Our hospital gives preceptees a bunch of core competency check off lists, almost like a "care map" for the orientation period, etc. They are told they will have lots of small evals to help bite problems in the butt or identify preceptor/preceptee clashes. They have a lot of classes, but nothing very ICU oriented. Supposedly, they choose a mentor.
The preceptor takes one 6 hour class if they wish to precept and can then precept.
In theory, it sounds like a good model.. but only if individual units enforce it. With the exception of choosing preceptors... they kind of let anyone and everyone do it regardless.. even if they have shown to be bad preceptors in the past.
The model you're saying sounds good, honestly.
Some things people can't really seem to decide upon in my hospital: 1 vs more than 1 preceptor. Some people thrive by learning things from different people, as a different preceptor can offer different insight and different ways of thinking. Then there's some that think there should only be one preceptor for a preceptee, and some preceptees really can't adapt to a change in preceptors well (although this may reflect upon their ability in general to adapt..?).
As for preceptees feeling part of the team, luckily there's this quiet safety net amongst the individuals in my unit. They don't really stand out at first glance because they don't socialize at the nurse's station, talk loudly, etc. But they also tend to reach out to preceptees and help make them feel competent and wanted by the unit more than others. Otherwise, there's very little done to help preceptees feel part of the unit. The hospital overall gives preceptees a lot of "pep talks" in various classes about how they think every person there is special etc and how much of a difference each one can make. Unfortunately, it's kinda cheesy and I don't know how many people take it w/o lots of salt.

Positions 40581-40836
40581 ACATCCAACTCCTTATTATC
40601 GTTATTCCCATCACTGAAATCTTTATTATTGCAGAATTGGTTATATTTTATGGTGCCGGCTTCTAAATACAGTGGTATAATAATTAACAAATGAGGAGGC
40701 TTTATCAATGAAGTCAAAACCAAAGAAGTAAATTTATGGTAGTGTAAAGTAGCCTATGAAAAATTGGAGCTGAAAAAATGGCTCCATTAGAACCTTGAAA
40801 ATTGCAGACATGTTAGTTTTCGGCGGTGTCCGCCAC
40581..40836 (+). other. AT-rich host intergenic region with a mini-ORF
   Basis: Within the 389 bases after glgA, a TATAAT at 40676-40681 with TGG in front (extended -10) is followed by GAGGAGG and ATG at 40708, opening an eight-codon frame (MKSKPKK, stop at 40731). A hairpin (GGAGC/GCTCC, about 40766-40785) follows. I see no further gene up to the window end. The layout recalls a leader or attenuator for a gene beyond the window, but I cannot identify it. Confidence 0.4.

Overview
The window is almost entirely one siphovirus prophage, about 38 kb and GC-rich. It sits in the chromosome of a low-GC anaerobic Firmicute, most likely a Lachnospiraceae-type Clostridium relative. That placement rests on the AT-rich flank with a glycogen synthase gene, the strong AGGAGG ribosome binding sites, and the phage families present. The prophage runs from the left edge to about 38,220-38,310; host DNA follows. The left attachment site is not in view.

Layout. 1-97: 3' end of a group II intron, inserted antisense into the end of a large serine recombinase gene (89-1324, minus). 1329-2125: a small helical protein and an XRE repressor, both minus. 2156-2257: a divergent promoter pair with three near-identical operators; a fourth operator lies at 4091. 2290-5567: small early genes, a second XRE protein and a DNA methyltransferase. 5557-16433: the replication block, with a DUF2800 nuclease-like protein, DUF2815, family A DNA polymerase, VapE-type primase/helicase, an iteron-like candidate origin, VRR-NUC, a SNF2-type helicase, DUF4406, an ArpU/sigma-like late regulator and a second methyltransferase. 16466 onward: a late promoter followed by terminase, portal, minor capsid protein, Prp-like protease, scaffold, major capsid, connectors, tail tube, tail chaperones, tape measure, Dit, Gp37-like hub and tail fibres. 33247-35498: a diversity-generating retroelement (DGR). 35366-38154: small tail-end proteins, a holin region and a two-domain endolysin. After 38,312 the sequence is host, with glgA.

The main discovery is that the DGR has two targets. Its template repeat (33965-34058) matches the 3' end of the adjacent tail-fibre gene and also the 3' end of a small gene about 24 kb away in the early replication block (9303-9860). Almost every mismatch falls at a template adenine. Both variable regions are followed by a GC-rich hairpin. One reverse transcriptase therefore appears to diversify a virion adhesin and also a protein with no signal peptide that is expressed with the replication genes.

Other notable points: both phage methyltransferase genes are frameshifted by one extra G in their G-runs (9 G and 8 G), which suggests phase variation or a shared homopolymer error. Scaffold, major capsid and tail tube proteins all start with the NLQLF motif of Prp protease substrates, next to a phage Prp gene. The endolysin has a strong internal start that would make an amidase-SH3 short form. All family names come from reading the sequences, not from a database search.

For rapid clinical competency, you need the unit as a whole aware of the preceptee. Offering up skills for them to practice is helpful. Another helpful thing is having preceptors that have a good balance between letting the preceptee take over all the work yet enough oversight to make sure it is safe (maybe not the first week, but after x many weeks). Telling preceptees what to do at x time every day will not make them competent nurses, only a nurse that only does what they're told to! Of course this can be solved by frequent meetings with both together, and separate, so issues can be identified and solved.
Unfortunately, learn from my unit's mistakes... preceptees are basically left to the wolves. If the preceptor doesn't like them, the preceptee tends to get a very negative eval only at the end of precepting, and often with no constructive criticism. All the paperwork is a good idea, but only when it's enforced .. and in our unit, the preceptees are motivated to do the paperwork... it's the preceptors that aren't doing it. Tends to fall on the preceptee's head though.